As the property buyer, you are effectively acquiring an option to buy the property at an agreed price and it prevents the seller from selling to any other party for a period of time, usually between two to three months. As the buyer, you pay a sum in consideration for this “freeze”. You can then decide whether or not to exercise this option and you can just let the time elapse.

If you decide against proceeding with the purchase of the property, the seller gets to keep the money paid to reserve the property, but you as the buyer are under no further obligation in regards to going ahead with the purchase or compensating the seller.

If there was a conditional clause included in the contract that was up to the seller to fulfil and hasn’t been achieved, then you as the buyer are entitled to get back the money that you paid for the option.

In theory, a Promesse de Vente is enforceable and obligates the seller to sell the property at the agreed price if the buyer decides to exercise the option, but in practice, the court is rarely, if ever, going to force the sale and will rather demand compensation in the form of a lump sum plus interest from the seller to the buyer. In all other respects such as the cooling-off period and conditional clauses, the Promesse de Vente is similar to the Compromis de Vente.

Before you sign the Compromis de Vente

Buying a house in France is a big step and this is the first legally binding document that you will sign, so it’s important to sure of what you are signing. As well as being sure of the purchase, it’s essential that you understand every aspect of the Compromis de Vente as it sets out all the key terms of your purchase.

Don’t hesitate to ask the notaire to explain any details that you are uncertain of. However, while the notaire is legally required to represent both parties impartially, you maintain the right to appoint another legal advisor or an English translator. While some notaires do speak English, the contract you will sign will be in French, so it’s recommended that you see an English translation or have the services of an English-speaking adviser. Consult our directory to find a French-English translator or legal representative.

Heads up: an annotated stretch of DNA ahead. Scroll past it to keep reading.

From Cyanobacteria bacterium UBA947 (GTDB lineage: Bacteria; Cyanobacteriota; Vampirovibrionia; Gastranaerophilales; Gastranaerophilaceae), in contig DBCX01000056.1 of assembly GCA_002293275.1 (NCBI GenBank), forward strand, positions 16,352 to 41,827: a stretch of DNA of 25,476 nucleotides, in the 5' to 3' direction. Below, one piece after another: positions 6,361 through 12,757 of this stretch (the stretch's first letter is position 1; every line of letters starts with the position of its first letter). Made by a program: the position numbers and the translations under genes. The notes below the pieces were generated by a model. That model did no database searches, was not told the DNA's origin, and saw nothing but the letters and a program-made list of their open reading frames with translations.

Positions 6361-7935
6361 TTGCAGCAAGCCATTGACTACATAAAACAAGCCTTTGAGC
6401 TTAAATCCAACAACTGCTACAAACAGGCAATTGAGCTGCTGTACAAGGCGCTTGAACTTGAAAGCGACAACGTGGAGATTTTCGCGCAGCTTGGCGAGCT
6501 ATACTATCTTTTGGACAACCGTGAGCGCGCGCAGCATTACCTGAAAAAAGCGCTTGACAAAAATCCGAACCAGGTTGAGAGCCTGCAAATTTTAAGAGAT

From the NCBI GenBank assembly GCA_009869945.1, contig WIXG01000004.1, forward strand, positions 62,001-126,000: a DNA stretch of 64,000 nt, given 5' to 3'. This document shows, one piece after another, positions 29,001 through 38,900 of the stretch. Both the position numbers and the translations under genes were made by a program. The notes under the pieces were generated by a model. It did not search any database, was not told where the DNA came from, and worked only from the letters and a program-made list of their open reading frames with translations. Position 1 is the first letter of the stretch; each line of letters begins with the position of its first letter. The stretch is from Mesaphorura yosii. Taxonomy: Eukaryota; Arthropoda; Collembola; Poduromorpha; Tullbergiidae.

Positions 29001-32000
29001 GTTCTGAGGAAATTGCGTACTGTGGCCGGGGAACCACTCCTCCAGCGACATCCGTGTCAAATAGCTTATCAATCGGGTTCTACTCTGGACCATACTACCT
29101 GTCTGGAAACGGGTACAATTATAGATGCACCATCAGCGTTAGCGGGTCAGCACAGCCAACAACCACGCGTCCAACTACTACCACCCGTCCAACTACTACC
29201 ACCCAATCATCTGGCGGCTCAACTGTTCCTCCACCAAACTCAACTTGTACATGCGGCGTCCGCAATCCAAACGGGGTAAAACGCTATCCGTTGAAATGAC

All points within the agreement are important but particular attention should be focussed on the price and costs, the details regarding the Title and Land Registry information, the Provisional conditions (if these cannot be met you may be entitled to withdraw from the purchase), and the declarations made by the vendor.

What if I’ve made a mistake signing the Compromis de Vente?

Note that under La Loi SRU, you will be given a ten-day cooling-off period during which time you can withdraw from the purchase without penalty. This period runs from when you receive a copy of the signed Compromis de Vente and you should be given instructions about this period and the date before which any change of mind must be communicated in writing to the Notaire.

After Signing the Compromis de Vente: What Happens Now?

Once the Compromis de Vente is signed, the Notaire will carry out the process of checking records and documentation regarding the property and land. Two to three months is generally allowed for this process but it is possible to move more swiftly if both parties are agreed and the Notaire is able to conduct documentation searches without delays.

The completion date shown in the Compromis de Vente is a target date that will allow you to plan removals, funds transfer, etc. However, the date will need to be re-confirmed as completion draws nearer. The completion date is the date when both parties will attend the Notaire’s office to sign the Acte de Vente or Acte Authentique (foreign buyers can also nominate a proxy, an alternative person, to sign on their behalf).

During the period between signing the Compromis de Vente and signing the Acte de Vente, it is advisable to keep in touch with your agents and the notaire to keep a check on progress. Don’t rely on them to keep you informed about what is happening.

Buying a Property in France?

From planning your property-hunting trip to collecting the keys—FrenchEntrée is here to guide you, advise you, and hold your hand through the entire process. Ready to get started on your property search? Browse our property for sale in locations all over France and become a FrenchEntrée member to receive property alerts and insider tips from our experts.  

Want to make your French property dream a reality? Start by reading our Beginner’s Guide to Buying French Property, then follow our step by step articles detailing every stage of the purchase process. 

Share to:  Facebook   Twitter   LinkedIn   Email

More in estate agents, land, legal, maps, mortgage, Removals, renovation

Previous Article Acte de Vente: Completing Your French Property Purchase
Next Article Role of the Notaire in France when Buying Property

Related Articles


Leave a reply

Your email address will not be published. Required fields are marked *